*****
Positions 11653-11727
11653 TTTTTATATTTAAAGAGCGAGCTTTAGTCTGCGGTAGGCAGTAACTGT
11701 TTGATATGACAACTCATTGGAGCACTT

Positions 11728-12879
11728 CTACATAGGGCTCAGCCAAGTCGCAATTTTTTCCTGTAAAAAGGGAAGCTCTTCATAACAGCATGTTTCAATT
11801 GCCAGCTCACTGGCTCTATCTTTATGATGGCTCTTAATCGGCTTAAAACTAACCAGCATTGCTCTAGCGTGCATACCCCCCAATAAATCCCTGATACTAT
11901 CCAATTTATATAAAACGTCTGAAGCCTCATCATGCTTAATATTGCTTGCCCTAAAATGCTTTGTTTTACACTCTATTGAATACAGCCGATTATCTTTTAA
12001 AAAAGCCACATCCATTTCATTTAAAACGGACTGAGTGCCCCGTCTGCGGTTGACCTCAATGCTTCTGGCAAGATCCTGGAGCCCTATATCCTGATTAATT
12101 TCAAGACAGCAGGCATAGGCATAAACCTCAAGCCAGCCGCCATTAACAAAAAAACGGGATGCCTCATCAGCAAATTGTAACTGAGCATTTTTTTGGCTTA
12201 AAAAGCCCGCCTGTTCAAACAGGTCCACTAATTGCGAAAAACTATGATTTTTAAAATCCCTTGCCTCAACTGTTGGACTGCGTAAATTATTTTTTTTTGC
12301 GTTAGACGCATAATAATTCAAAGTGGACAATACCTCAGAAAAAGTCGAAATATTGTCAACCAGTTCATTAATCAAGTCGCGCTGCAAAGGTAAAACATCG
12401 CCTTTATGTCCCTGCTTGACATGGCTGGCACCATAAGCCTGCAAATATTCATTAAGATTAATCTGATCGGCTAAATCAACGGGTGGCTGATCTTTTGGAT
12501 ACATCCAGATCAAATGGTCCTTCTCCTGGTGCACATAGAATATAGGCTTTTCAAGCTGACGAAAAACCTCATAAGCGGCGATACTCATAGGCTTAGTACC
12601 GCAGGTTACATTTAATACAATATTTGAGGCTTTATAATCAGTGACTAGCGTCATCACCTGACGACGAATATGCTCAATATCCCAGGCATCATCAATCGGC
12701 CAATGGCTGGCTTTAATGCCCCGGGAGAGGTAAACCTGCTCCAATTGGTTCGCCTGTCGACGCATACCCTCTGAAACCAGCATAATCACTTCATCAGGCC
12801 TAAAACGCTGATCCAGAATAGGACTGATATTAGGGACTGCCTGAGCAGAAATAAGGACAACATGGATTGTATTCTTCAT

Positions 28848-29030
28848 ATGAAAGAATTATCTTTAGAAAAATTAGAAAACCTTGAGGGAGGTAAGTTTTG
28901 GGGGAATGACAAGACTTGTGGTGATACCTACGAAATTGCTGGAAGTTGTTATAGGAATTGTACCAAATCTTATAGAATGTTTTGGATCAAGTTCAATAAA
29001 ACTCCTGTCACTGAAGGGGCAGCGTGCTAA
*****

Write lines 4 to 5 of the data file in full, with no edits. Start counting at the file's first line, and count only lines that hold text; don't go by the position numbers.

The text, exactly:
Positions 11728-12879
11728 CTACATAGGGCTCAGCCAAGTCGCAATTTTTTCCTGTAAAAAGGGAAGCTCTTCATAACAGCATGTTTCAATT